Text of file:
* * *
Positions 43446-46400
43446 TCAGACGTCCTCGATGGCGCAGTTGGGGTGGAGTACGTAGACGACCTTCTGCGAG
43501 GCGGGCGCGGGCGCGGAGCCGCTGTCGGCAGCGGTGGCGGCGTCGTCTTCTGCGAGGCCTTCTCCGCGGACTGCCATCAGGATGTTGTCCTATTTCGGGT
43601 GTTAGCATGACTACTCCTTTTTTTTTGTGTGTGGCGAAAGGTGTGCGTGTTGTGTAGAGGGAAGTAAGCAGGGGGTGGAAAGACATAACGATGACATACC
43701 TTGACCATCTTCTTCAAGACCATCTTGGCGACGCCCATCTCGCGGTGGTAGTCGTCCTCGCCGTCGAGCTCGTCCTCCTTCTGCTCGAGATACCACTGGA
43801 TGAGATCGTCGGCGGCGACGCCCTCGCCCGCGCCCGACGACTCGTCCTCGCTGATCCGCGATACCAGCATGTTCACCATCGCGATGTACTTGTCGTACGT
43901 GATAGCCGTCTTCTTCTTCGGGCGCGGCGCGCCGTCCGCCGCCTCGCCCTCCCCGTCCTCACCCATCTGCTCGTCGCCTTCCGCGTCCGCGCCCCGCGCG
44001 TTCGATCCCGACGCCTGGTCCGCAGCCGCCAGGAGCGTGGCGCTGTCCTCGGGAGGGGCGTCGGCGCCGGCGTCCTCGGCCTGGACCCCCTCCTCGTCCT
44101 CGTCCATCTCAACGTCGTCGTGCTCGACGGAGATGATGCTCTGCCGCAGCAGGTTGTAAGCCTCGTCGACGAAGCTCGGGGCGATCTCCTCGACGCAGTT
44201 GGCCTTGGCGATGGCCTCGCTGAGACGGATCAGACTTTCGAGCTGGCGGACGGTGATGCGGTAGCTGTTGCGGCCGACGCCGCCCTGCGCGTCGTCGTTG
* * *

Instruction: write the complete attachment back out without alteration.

Positions 43446-46400
43446 TCAGACGTCCTCGATGGCGCAGTTGGGGTGGAGTACGTAGACGACCTTCTGCGAG
43501 GCGGGCGCGGGCGCGGAGCCGCTGTCGGCAGCGGTGGCGGCGTCGTCTTCTGCGAGGCCTTCTCCGCGGACTGCCATCAGGATGTTGTCCTATTTCGGGT
43601 GTTAGCATGACTACTCCTTTTTTTTTGTGTGTGGCGAAAGGTGTGCGTGTTGTGTAGAGGGAAGTAAGCAGGGGGTGGAAAGACATAACGATGACATACC
43701 TTGACCATCTTCTTCAAGACCATCTTGGCGACGCCCATCTCGCGGTGGTAGTCGTCCTCGCCGTCGAGCTCGTCCTCCTTCTGCTCGAGATACCACTGGA
43801 TGAGATCGTCGGCGGCGACGCCCTCGCCCGCGCCCGACGACTCGTCCTCGCTGATCCGCGATACCAGCATGTTCACCATCGCGATGTACTTGTCGTACGT
43901 GATAGCCGTCTTCTTCTTCGGGCGCGGCGCGCCGTCCGCCGCCTCGCCCTCCCCGTCCTCACCCATCTGCTCGTCGCCTTCCGCGTCCGCGCCCCGCGCG
44001 TTCGATCCCGACGCCTGGTCCGCAGCCGCCAGGAGCGTGGCGCTGTCCTCGGGAGGGGCGTCGGCGCCGGCGTCCTCGGCCTGGACCCCCTCCTCGTCCT
44101 CGTCCATCTCAACGTCGTCGTGCTCGACGGAGATGATGCTCTGCCGCAGCAGGTTGTAAGCCTCGTCGACGAAGCTCGGGGCGATCTCCTCGACGCAGTT
44201 GGCCTTGGCGATGGCCTCGCTGAGACGGATCAGACTTTCGAGCTGGCGGACGGTGATGCGGTAGCTGTTGCGGCCGACGCCGCCCTGCGCGTCGTCGTTG